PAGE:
Location Columbus, OH
Size 1.1 million ft²
Cost $1.1 billion (current expansion)
Completed 2014 (expected)
Program Treatment facility, patient rooms, offices, operating rooms
A positive mental outlook can have a great impact on the recovery of those in need of prolonged medical care or treatment. This was always at the forefront as The Ohio State University (OSU) developed its ongoing $1.1 billion expansion of the Wexner Medical Center, the largest portion of which is the new James Cancer Hospital and Solove Research Institute and Critical Care Center designed by HOK. The fragility of recovering patients mirrors that of another living system in need of repair and care—our shared ecological environment. “It’s a very high priority for us,” says Bernard Costantino, OSU’s architect. “[Throughout] the last five years, we’ve moved in a strong direction toward sustainability.” We went inside the design and found the future of sustainable health care.
Planning Patient Care
OSU’s Wexner Medical Center expansion was preceded by a lengthy planning phase that included a projection of future care needs based on the population of Ohio, the Wexner Medical Center’s service area, and development metrics. The results indicated that there would be a 21 percent increase in patient admission over the next ten years; this helped inform the strong financial consideration applied to the expansion. The largest portion of the project, which will cost approximately $745 million, was designed with two separate care models in mind: The James Cancer Hospital and Solove Research Institute sits directly atop the Critical Care Center’s larger floor plan and creates two buildings in one tower serving two different types of patients with different care needs.
Water and Windows
The treatment of glass was an important aspect of the design process. “We wanted the rooms to be vibrant from a livability standpoint and for them to receive as much light as we could get,” Costantino says. The use of glass is most noticeable on both the north and south sides, and all the windows were looked at with energy control in mind. In addition, a new 30,000-ton chiller plant built to support the expansion project will eventually supply most buildings on the medical campus with chilled water. Projections show the medical campus will have 30 percent energy savings by centralizing chilled water.
Client The Ohio State University Wexner Medical Center
Associate Architect Moody Nolan
General Contractor Turner Construction
Engineer BR+A Consulting Engineers
Positivity Through Design
OSU was cognizant of the important role that a positive attitude plays in recovery and the innate human affinity for nature that helps to foster that positive mood. “Green roofs are a very important part of the project,” Costantino says. Those green roofs are all observable from patient rooms, and one will be accessible. In addition, a new park will be created in an area just south of the tower, and it will occupy a city block with an area for children, a food court, and a rehab garden. “The park will be a dramatic addition to the green space at our medical center,” Costantino says. “We think this is critical to the well-being of patients. A positive attitude and a positive environment are going to contribute to healing.”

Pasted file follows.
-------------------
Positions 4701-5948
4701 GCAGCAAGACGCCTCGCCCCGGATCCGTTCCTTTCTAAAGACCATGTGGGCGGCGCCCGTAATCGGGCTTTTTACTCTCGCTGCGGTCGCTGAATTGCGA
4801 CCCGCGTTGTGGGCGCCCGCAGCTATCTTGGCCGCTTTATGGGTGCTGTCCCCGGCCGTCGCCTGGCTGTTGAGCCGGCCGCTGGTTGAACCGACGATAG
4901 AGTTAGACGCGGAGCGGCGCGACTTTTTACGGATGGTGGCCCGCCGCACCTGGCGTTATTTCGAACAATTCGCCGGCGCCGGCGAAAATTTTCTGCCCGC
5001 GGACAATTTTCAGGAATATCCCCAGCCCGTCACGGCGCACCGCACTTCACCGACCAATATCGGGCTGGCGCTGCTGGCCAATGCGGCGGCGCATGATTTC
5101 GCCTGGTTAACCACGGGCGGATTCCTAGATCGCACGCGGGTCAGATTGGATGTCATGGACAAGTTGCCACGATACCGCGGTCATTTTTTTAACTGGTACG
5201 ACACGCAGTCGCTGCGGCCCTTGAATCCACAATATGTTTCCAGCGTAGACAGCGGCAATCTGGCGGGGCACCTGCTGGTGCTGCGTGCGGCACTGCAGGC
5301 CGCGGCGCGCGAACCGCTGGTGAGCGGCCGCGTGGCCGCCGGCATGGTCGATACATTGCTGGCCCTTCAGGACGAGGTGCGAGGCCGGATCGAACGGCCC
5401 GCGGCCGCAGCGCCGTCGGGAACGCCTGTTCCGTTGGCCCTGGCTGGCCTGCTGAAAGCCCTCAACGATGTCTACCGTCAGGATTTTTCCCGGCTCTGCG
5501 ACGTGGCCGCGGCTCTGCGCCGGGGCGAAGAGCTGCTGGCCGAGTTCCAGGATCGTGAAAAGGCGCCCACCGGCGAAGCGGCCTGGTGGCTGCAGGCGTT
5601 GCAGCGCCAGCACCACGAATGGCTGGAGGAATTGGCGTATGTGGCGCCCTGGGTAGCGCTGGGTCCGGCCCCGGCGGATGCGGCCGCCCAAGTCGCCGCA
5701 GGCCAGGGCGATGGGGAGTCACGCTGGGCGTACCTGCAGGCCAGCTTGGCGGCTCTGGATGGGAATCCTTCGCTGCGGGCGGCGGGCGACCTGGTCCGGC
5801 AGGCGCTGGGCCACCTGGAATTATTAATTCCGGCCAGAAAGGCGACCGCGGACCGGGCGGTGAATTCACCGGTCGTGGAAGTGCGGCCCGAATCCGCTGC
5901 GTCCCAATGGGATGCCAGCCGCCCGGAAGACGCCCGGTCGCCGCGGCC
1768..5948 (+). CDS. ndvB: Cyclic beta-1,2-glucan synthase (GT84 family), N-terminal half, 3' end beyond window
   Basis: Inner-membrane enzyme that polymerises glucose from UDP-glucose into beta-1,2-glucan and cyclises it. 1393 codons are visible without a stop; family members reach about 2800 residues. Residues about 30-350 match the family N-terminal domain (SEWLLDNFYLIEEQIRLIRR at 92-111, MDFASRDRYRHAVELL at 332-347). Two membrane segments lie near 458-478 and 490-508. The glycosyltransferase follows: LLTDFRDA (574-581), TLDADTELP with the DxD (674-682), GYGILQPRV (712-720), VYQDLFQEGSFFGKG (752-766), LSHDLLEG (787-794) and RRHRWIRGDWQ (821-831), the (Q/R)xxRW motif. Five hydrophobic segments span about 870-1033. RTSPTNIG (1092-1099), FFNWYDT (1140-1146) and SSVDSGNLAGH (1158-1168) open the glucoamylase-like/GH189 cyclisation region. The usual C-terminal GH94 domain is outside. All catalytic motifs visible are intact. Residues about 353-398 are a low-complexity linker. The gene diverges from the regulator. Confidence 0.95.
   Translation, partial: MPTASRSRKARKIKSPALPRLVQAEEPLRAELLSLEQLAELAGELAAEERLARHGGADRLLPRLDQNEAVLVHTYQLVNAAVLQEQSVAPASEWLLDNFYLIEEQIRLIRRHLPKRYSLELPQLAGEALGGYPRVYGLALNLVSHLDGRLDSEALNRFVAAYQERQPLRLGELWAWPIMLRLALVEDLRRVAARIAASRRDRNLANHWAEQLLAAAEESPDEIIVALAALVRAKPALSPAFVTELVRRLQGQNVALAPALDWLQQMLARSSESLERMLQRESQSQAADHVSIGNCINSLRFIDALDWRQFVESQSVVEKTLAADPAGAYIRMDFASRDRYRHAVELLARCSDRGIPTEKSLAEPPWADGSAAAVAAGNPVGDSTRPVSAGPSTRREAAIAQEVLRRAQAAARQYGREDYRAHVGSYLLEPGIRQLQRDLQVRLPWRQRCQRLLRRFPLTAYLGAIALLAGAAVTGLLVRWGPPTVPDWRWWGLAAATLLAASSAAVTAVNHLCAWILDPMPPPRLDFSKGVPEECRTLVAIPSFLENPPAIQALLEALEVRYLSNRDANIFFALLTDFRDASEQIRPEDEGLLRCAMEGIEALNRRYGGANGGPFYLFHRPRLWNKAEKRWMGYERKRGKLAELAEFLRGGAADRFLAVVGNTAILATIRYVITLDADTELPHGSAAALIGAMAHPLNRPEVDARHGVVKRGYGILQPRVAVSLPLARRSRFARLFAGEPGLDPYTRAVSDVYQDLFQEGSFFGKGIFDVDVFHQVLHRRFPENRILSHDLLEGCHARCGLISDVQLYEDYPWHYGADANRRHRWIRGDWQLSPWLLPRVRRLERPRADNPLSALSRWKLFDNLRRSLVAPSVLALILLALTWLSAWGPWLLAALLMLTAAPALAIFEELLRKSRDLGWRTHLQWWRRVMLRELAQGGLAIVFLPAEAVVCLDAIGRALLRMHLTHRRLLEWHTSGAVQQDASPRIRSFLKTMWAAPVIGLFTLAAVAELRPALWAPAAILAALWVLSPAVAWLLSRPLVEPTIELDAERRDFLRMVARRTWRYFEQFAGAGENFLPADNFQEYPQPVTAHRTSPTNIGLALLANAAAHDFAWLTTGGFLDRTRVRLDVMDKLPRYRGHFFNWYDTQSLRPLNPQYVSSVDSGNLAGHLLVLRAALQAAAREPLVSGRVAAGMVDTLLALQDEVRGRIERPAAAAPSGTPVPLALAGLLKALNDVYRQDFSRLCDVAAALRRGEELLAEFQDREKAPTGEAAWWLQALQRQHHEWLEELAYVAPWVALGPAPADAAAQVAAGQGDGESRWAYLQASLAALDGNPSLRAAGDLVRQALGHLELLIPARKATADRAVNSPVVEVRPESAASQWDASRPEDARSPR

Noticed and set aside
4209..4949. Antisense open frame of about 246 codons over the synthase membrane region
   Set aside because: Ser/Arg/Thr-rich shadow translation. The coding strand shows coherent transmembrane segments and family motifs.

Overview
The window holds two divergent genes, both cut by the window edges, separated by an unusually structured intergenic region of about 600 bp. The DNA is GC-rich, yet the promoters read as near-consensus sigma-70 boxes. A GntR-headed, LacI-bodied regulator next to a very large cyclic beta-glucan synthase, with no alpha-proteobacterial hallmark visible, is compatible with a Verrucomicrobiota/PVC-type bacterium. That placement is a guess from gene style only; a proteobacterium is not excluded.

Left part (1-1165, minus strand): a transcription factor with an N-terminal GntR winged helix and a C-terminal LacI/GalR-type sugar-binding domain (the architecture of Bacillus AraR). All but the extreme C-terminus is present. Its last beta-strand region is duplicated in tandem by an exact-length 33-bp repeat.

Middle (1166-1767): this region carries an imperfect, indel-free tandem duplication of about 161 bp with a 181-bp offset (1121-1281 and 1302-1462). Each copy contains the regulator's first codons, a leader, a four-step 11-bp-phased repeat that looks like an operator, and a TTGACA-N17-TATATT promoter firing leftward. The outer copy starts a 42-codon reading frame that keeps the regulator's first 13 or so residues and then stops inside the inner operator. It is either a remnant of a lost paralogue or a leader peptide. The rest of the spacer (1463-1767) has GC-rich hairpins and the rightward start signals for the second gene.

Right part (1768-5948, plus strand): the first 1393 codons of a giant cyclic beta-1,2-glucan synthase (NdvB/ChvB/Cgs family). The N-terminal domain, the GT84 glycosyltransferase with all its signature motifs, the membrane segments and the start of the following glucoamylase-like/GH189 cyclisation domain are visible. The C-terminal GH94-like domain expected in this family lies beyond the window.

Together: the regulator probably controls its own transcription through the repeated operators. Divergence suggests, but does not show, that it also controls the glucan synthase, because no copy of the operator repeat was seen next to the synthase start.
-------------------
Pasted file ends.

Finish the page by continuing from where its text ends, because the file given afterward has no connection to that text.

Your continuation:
Certification LEED Silver (expected)
Site Garden terraces on north and south sides of building, creation of open green spaces
Materials Rapidly renewable materials such as bamboo used for interiors
Water Rainwater-runoff catch basin, low-flow plumbing fixtures
Energy Heat recovery wheel for mechanical systems, thermal efficient exterior glass
Landscape Drought-tolerance and indigenous plants
Spirit of Women Park
More than a decade ago, a tribute park was built to honor women who have lost their battle with cancer. It involved tiles that represent artwork created by family members. During the course of the expansion, the park has been recreated and rebuilt. The new Spirit of Women Park sits in an existing 1.6-acre quadrangle at the Wexner Medical Center and features glass panels that duplicate the art in the original tiles. These glass panels sit in a pool to be viewed through the water and lit at night. “It’s a very special place on our campus,” Costantino says.
Building a Floodplain
Plans are in place to improve the Olentangy River, which runs through OSU’s campus. Currently, a parking lot inhabits the floodplain adjacent to the river; site plans involve removing the parking lot, moving a road above the floodplain, and turning the river into a larger, floodable green space available to patients of the Wexner Medical Center. “It’s going to take some time,” Costantino says, “but we envision the riverfront to be part of the learning experience on the academic campus, part of the healing experience for our patients’ care, and a recreation space for all of our students, faculty, and staff.”